The privileged class is now stuck with a president they dislike, while the masses - who hold political sway - have largely kept the faith in the ANC, says Mike Siluma.
Johannesburg - Justifiably, a visitor to South Africa just before the elections would have assumed that the ANC’s and Jacob Zuma’s goose was cooked long before May 7.
Based on reportage in most media and comments from their consumers, the dice would have looked decidedly loaded against the president and his party winning one of the most fiercely contested polls since 1994 – what with the service delivery protests, the e-tolls saga in Gauteng and the thorough condemnation of the president by much of the media and the opposition in the wake of the Public Protector’s report on upgrades to his Nkandla residence.
Yet, if our visitor had stayed for the poll’s outcome, they might have been perplexed by the seemingly illogical turn of events – where, contrary to seeming public opinion, the ANC and its president were given the keys to the Union Buildings for the next half decade.
So, how would we explain the apparent conundrum?
We would have to concede a few home truths.
First, that in South Africa there is no such thing as a monolithic public, and therefore no unanimous public opinion on who should govern the country and what values should guide it, our great constitution notwithstanding.
Rather, we have on one hand the privileged (consisting of the elite and the middle class), and on the other the masses (comprising the working class, the unemployed and the poor generally).
The privileged control the economy and most of the media, and have colonised the space of public debate, conducted mainly in English. They include the nation’s captains of industry, academics, journalists, and our legion of analysts and experts, the last named of whom we seem to produce by the truckloads.
A defining characteristic of this class is that despite its monopoly of information, it often mistakes its own views for those of the populace at large. Discourse within its ranks routinely passes for national debate. It also assumes that it thinks and speaks on behalf of “the rest”, the masses.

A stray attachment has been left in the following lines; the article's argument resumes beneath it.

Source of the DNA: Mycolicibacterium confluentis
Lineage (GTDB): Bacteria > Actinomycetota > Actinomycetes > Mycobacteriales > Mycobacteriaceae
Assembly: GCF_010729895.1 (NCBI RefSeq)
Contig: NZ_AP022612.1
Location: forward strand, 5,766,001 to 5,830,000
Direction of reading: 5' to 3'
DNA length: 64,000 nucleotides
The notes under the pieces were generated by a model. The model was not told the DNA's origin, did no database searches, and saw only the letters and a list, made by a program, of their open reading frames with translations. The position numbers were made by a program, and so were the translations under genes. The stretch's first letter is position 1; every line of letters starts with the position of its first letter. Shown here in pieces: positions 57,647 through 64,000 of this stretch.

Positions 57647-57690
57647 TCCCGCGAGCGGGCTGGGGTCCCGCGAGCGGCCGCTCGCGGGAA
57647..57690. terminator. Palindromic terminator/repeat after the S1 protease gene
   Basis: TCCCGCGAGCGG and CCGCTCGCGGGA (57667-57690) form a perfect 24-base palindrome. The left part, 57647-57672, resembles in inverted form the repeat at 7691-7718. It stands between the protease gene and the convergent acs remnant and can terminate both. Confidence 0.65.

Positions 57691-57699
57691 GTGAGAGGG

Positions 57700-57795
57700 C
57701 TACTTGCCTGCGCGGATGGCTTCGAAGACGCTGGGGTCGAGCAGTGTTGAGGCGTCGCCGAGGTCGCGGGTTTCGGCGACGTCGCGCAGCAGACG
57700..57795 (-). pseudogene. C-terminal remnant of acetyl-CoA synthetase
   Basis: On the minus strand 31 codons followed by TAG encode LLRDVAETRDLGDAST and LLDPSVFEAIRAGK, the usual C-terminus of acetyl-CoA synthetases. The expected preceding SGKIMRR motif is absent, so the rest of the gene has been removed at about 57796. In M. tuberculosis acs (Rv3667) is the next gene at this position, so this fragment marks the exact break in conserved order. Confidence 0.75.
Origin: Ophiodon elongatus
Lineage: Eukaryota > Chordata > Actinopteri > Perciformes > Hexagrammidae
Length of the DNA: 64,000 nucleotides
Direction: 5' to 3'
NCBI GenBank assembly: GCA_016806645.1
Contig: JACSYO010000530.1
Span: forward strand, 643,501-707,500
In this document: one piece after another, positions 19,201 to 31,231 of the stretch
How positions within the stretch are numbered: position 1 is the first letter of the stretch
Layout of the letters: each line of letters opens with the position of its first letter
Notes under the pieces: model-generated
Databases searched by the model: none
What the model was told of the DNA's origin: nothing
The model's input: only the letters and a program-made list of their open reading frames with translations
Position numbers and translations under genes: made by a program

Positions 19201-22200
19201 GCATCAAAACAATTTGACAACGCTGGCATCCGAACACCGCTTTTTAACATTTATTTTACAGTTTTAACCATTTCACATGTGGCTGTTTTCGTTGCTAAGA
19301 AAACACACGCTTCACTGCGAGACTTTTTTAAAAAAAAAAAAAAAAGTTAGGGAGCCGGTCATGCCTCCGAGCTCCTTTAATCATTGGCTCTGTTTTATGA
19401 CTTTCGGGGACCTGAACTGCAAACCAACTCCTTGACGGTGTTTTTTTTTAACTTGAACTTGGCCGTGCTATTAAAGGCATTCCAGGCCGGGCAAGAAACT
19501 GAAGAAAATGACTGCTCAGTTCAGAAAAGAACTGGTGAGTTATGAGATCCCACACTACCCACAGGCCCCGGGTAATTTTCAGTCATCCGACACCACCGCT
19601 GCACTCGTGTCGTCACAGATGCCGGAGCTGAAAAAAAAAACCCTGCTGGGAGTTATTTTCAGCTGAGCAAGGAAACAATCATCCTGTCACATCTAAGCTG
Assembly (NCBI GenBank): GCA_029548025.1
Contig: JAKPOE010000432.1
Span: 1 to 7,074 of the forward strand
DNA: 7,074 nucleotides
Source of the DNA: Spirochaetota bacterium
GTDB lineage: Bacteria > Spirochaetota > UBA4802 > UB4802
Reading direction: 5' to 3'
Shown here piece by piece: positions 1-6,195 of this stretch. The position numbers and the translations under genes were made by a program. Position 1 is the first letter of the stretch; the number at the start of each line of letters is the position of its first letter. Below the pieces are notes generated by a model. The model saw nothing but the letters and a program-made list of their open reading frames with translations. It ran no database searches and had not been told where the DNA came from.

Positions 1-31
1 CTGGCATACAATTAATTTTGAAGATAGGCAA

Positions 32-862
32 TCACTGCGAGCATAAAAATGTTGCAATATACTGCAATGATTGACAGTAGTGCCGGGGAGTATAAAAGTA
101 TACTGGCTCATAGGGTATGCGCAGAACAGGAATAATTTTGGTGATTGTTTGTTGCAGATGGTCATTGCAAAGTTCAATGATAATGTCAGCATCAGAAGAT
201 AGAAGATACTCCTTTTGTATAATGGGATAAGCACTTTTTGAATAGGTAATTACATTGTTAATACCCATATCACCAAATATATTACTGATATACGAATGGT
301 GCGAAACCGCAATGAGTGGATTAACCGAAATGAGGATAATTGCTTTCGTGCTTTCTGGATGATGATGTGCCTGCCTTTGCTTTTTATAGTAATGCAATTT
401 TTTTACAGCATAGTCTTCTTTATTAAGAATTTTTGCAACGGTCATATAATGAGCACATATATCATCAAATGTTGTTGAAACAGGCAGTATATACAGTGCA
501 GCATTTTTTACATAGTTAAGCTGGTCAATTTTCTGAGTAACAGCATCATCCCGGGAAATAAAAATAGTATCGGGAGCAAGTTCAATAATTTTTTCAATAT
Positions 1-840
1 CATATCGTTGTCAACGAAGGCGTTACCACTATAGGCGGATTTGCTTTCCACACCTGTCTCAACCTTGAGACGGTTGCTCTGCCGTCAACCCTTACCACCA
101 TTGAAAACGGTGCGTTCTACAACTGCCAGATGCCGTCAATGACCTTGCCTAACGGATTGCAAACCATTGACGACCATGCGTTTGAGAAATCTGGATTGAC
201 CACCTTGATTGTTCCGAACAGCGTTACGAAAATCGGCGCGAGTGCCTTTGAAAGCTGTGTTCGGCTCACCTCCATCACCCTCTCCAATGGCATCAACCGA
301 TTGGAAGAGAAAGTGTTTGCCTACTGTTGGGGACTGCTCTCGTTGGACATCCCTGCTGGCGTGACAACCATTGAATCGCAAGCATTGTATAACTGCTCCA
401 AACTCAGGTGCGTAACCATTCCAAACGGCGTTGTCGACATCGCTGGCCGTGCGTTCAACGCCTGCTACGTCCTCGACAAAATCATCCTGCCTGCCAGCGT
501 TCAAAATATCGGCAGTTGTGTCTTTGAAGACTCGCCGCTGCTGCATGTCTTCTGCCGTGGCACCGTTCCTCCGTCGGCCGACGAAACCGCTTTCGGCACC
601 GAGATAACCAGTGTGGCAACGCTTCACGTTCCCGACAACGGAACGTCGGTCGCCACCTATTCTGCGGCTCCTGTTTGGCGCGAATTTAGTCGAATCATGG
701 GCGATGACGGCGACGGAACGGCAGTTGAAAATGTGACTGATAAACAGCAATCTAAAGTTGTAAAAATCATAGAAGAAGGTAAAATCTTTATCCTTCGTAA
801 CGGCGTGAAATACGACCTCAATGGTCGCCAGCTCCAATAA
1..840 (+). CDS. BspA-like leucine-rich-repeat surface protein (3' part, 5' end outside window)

And so it was that when it came to the elections, the views of this class, which is mainly white but increasingly includes blacks, took centre stage in the media as to who should govern the country until 2019.
Seeing the service delivery protests as the beginning of an anti-Zuma/ANC revolt, they urged the protesting masses to “use their vote” – a code phrase for “vote the ANC out”, instead of stopping at burning tyres and destroying clinics and libraries.
It is members of this class who are likely to be concerned about the country’s credit rating and the burgeoning army of social grant beneficiaries. They have strong feelings about corruption, but more in the state than in the private sector.
As things stand, they feel thoroughly betrayed by the lumpen masses, who protest against service delivery failures one day, and then proceed to re-elect the ANC and Zuma the next.
To them Zuma personifies much of what they dislike about the current dispensation. He is not one of them, in that he has had limited education. He is often dogged by controversy. And when he speaks publicly, usually in English, they look forward to his next grammatical faux pas for vindication.
They regard him as damaged goods. So nothing he does, even quoting Shakespeare as he did at the ANC’s victory rally at the weekend, will placate them.
When the ANC’s win was announced, one newspaper, reflecting the exasperation of this class, cried in a street poster: “Another Five Years of Zuma!” This followed earlier calls by two of the most influential publications among the middle class, the Financial Mail and the Mail & Guardian, for an anti-ANC vote.
And what of the masses, the ones often seen but not heard – except when they engage in violent street protests?
Their majority makes them the deciding factor in choosing a government, which is the only time they have more power than the privileged class.
They have repeatedly voted the ANC into power, and support it for both what it has delivered and what it has merely promised. They still remember the ANC as the organisation that sat on the right side of history in the struggle to end apartheid.
In addition, they consider that, with RDP housing, increased social grants, school feeding schemes, promises of jobs, free healthcare and education (and more), they have not got an altogether bad deal under the ANC government.
Being more susceptible to fabulous promises, they would be inclined to hand their votes to the likes of the Economic Freedom Fighters should they decide to abandon the ANC.
Eventually, we would have to tell our said visitor that what the election has done was merely to entrench the great social stand-off in our land. A privileged class is now stuck with a president they dislike and a governing party they believe is ruining the country. While controlling virtually every lever of power and influence, they remain impotent to install a national government of their choice.
Facing them off are the masses, who hold political sway and have largely kept the faith in the ANC. They remain economically marginalised 20 years after gaining the franchise, and hold out for a more equitable order. Still living in townships, shack lands and farms, they bear the brunt of unemployment and poverty.
Hopefully at this point our said visitor would better understand our national conundrum. They would also understand why, on May 7, Jacob Zuma’s (and the ANC’s) much-anticipated Waterloo never happened.